HR Glossary for HR Professionals

Glossary of the most common HR terms and acronyms to assist professionals navigating the ever-growing and ever-changing world of HR terminology.


Commission Definition

A commission is a fee paid to an employee for performing a service or selling a product.

How Does Commission Pay Work and Why Offer it?

Commissions are most commonly seen in sales environments, when a salesperson successfully brings on a new client for a service—such as using an HRIS platform—or sells goods to a customer, as demonstrated in car dealerships and some retail stores. 

As an incentive for successfully landing a client, the salesperson is rewarded with a percentage of the business in the form of a commission. In a successful sales environment, commissions drive employee engagement, productivity, and motivation.

Types of Commission Pay

  • Gross Profit: A salesperson earns a percentage of the product or service sold.
  • Revenue Commission: Salespeople earn a fixed percentage of a company’s revenue. 
  • Revenue Gates: Commission percentages increase according to the size of sales made.
  • Placement Fee: A fixed amount of money awarded for a completed sale. 

How Are Commissions Taxed?

Much like other sources of income, commissions are subject to taxes state and federal taxes. 

If your commissions are distributed separately from regular pay, the amount is subject to a flat percentage deduction, which varies depending on the size of the payment. If they’re included in an employee’s regular pay, taxes are withheld according to normal state and federal income rates.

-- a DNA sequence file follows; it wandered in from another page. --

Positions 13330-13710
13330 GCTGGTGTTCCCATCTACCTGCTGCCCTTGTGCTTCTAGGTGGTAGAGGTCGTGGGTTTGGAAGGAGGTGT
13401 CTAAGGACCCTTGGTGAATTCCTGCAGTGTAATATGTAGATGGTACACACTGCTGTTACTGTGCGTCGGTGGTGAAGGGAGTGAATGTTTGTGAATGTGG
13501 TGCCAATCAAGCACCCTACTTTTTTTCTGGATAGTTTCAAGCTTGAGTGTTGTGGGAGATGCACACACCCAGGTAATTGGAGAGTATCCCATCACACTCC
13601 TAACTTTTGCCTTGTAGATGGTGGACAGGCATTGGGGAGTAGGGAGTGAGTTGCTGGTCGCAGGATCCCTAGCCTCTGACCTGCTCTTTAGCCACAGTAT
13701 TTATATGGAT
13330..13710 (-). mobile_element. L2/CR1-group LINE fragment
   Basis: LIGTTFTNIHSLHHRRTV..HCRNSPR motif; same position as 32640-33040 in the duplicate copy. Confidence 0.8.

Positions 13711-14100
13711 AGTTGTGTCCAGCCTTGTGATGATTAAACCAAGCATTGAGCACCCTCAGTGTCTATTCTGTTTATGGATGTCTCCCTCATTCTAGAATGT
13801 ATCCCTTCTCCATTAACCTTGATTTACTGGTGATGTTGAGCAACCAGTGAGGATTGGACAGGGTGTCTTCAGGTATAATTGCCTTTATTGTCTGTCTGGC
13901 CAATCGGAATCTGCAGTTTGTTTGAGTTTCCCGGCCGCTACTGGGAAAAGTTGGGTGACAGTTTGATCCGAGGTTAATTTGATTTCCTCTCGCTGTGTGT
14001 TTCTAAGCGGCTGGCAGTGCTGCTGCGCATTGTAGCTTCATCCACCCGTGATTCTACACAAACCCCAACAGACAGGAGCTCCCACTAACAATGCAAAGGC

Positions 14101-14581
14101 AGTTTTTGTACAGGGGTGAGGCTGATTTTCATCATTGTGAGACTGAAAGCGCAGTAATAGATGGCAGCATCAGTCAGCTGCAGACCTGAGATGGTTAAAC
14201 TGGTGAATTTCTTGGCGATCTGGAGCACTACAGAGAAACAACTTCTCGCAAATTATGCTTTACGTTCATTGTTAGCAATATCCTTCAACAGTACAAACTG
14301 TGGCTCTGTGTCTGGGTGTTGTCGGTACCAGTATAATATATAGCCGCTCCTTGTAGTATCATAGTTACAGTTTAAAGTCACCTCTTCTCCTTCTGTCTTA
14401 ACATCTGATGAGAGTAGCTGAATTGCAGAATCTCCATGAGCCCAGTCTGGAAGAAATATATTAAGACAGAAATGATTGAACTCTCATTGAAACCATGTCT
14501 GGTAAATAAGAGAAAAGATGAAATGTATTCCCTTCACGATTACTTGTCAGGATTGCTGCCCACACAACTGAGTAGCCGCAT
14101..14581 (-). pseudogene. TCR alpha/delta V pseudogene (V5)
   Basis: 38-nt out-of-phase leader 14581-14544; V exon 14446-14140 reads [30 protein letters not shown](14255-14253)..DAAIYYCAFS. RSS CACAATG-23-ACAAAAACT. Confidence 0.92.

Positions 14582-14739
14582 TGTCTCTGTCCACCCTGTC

When Are Commissions Paid Out?

Commissions can be distributed in addition to a salary or instead of a salary. They can be paid out in a variety of different ways, from including them in an employee’s typical paycheck to monthly distributions—and even as quarterly bonuses, depending on the structure of the business. Regardless, it’s up to the employer to determine when and how they are paid out.

Pros and Cons of Commission Pay

As mentioned above, commission pay can provide significant incentives for employees to work harder, be more engaged in day-to-day work, and be more motivated to help the company reach its goals by boosting sales. 

However, commission pay structures can also be unpredictable and some sales tactics can also discourage prospects if they don’t respond well to aggressive or pushy salespeople.

Related Terms: HR’s Guide to Payroll

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